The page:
Buy A License Renew Your Boat Registration Pay Fines

Louisiana Duck Stamp Program

contact
For more information, contact Larry Reynolds at lreynolds@wlf.la.gov or 225.765.0456.

Created in 1988, the Louisiana Waterfowl Conservation Stamp (Duck Stamp) Program funds the creation, restoration, and enhancement of wetland habitat for waterfowl and other wetland-dependent wildlife in Louisiana. Through sales of licenses and collector stamps as well as contest entry fees, the program generates about $350,000 annually for projects including land acquisition, wetland development and management on wildlife management areas, and wetland enhancement on private lands via the Louisiana Waterfowl Project, a cooperative endeavor among LDWF, Ducks Unlimited, the Natural Resources Conservation Service, and the U.S. Fish and Wildlife Service.

Duck Stamp Contest

2020 Duck Stamp winner
John Nelson Harris's winning entry in the 2021 Louisiana Waterfowl Conservation Stamp competition.

The Louisiana Duck Stamp Program includes a contest to select the design of the annual state duck stamp. The featured species for the 2022 contest is the fulvous whistling duck. With their long legs, necks, and standing posture, whistling ducks more resemble geese than ducks. Plumages of male and female fulvous whistling ducks are the same, and both sexes incubate eggs and share in the rearing of young. Adults are a striking orange-brown color on the head, neck, and chest (thus the name “fulvous”), with blue-gray bill and feet, a black-barred back, white stripes on the flank, and distinctive white “V” above the tail. Louisiana provides breeding habitat for fulvous whistling ducks—they arrive from wintering areas in Mexico, or further south, from mid-April through early May, taking up residence primarily in the rice-growing region of southwest Louisiana. Unlike closely-related black-bellied whistling ducks, which primarily nest in tree cavities and will use wood duck nest boxes, fulvous whistling ducks nest on the ground, preferring rice-field levees or nearby upland fields. Relatively few are taken by Louisiana hunters because they tend to migrate south of the border in late-September through October. Consequently, less is known about the ecology and population status of these intriguing birds than other ducks.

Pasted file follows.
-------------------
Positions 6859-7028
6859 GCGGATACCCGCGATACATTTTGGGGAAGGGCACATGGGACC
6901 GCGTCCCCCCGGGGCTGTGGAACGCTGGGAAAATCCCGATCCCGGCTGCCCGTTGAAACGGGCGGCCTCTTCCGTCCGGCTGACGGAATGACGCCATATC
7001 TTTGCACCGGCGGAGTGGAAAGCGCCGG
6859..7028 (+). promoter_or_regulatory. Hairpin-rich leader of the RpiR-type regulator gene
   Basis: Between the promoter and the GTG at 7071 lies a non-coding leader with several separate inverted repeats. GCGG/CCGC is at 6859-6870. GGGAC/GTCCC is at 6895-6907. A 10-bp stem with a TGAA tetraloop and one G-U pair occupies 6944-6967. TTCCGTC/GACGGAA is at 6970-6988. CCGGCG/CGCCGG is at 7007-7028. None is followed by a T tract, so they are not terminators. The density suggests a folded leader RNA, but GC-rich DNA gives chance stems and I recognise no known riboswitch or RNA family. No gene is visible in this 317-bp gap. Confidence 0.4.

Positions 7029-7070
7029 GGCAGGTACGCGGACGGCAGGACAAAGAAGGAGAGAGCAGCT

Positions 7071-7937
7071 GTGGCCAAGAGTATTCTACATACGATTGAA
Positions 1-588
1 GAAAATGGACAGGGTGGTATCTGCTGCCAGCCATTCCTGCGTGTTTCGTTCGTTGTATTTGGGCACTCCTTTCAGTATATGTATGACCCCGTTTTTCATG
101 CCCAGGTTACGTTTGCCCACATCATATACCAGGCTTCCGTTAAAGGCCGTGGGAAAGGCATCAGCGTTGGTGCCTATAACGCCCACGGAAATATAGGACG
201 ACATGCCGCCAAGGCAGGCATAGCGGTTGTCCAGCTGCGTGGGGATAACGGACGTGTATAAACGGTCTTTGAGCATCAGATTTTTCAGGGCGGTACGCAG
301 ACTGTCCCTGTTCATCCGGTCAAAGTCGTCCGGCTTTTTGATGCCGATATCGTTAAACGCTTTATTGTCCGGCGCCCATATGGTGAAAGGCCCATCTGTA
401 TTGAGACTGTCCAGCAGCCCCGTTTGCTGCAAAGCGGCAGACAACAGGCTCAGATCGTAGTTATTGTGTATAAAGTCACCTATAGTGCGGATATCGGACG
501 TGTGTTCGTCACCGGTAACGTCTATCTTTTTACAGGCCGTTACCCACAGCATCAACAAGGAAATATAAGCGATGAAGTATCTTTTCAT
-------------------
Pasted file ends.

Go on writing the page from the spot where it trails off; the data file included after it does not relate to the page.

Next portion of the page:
John Nelson Harris of Groveland, Florida, won the 2021 Louisiana Waterfowl Conservation Stamp competition with a painting featuring a mottled duck calmly swimming in a placid waterbody. The 2021 stamp bearing this image will go on sale June 1, 2021.

Entry Information

Entries for the 2022 contest will be accepted from October 18 through October 26, 2021. Again, the 2022 contest will be restricted to designs with fulvous whistling duck as the focal species. Artists are reminded of the requirement for associated habitat.

The contest will be held in the Joe Herring-Louisiana Room at LDWF Headquarters in Baton Rouge starting at 10 am on October 27, 2021. The public is invited to attend.

To enter, an artist must submit an original, unpublished work of art, along with a signed and notarized artist's agreement and a $50 entry fee to:

LDWF
Louisiana Waterfowl Conservation Stamp Program
2000 Quail Drive
Baton Rouge, LA 70808

The competition is open to all artists 18 years of age and older. Employees of LDWF and members of their immediate families are ineligible. 

Please note the guidelines in the rules regarding shipping of paintings implemented in 2020. LDWF wants to minimize risk of damage during shipping of contest entries.

Judging

A panel of judges with experience in waterfowl biology and/or artistic method will select the winning design based on the following criteria:

  1. Accuracy of form, size, proportion, color, and posture
  2. Level and accuracy of detail in all aspects of the waterfowl
  3. Appropriateness, accuracy, and detail in depiction of the habitat.
  4. Attractiveness and creativity in composition, subject, background, and lighting
  5. Suitability for reproduction as stamps and prints.